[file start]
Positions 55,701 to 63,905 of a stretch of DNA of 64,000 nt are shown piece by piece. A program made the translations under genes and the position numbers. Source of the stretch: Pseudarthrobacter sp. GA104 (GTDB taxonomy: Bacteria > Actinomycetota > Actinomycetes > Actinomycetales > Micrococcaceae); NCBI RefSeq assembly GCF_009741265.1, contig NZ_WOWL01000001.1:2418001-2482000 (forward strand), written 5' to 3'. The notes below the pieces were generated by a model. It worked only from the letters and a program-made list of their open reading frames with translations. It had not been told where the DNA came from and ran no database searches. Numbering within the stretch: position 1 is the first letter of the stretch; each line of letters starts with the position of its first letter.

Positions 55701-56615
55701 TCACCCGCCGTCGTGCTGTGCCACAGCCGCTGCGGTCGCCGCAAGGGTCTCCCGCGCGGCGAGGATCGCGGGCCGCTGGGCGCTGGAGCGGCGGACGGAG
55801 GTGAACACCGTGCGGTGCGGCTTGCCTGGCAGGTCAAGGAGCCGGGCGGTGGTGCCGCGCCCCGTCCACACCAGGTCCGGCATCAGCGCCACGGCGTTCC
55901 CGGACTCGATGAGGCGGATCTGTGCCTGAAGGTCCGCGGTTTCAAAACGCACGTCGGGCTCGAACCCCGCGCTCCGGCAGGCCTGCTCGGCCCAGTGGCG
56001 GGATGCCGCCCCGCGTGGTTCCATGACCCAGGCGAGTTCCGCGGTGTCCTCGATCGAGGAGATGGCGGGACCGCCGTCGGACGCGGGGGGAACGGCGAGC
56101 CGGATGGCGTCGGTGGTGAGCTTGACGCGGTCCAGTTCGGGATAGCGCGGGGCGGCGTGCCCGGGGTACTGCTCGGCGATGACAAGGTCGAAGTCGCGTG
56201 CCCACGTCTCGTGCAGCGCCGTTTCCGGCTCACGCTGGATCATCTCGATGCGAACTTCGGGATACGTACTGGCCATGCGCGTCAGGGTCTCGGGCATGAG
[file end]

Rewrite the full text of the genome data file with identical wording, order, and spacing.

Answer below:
Positions 55,701 to 63,905 of a stretch of DNA of 64,000 nt are shown piece by piece. A program made the translations under genes and the position numbers. Source of the stretch: Pseudarthrobacter sp. GA104 (GTDB taxonomy: Bacteria > Actinomycetota > Actinomycetes > Actinomycetales > Micrococcaceae); NCBI RefSeq assembly GCF_009741265.1, contig NZ_WOWL01000001.1:2418001-2482000 (forward strand), written 5' to 3'. The notes below the pieces were generated by a model. It worked only from the letters and a program-made list of their open reading frames with translations. It had not been told where the DNA came from and ran no database searches. Numbering within the stretch: position 1 is the first letter of the stretch; each line of letters starts with the position of its first letter.

Positions 55701-56615
55701 TCACCCGCCGTCGTGCTGTGCCACAGCCGCTGCGGTCGCCGCAAGGGTCTCCCGCGCGGCGAGGATCGCGGGCCGCTGGGCGCTGGAGCGGCGGACGGAG
55801 GTGAACACCGTGCGGTGCGGCTTGCCTGGCAGGTCAAGGAGCCGGGCGGTGGTGCCGCGCCCCGTCCACACCAGGTCCGGCATCAGCGCCACGGCGTTCC
55901 CGGACTCGATGAGGCGGATCTGTGCCTGAAGGTCCGCGGTTTCAAAACGCACGTCGGGCTCGAACCCCGCGCTCCGGCAGGCCTGCTCGGCCCAGTGGCG
56001 GGATGCCGCCCCGCGTGGTTCCATGACCCAGGCGAGTTCCGCGGTGTCCTCGATCGAGGAGATGGCGGGACCGCCGTCGGACGCGGGGGGAACGGCGAGC
56101 CGGATGGCGTCGGTGGTGAGCTTGACGCGGTCCAGTTCGGGATAGCGCGGGGCGGCGTGCCCGGGGTACTGCTCGGCGATGACAAGGTCGAAGTCGCGTG
56201 CCCACGTCTCGTGCAGCGCCGTTTCCGGCTCACGCTGGATCATCTCGATGCGAACTTCGGGATACGTACTGGCCATGCGCGTCAGGGTCTCGGGCATGAG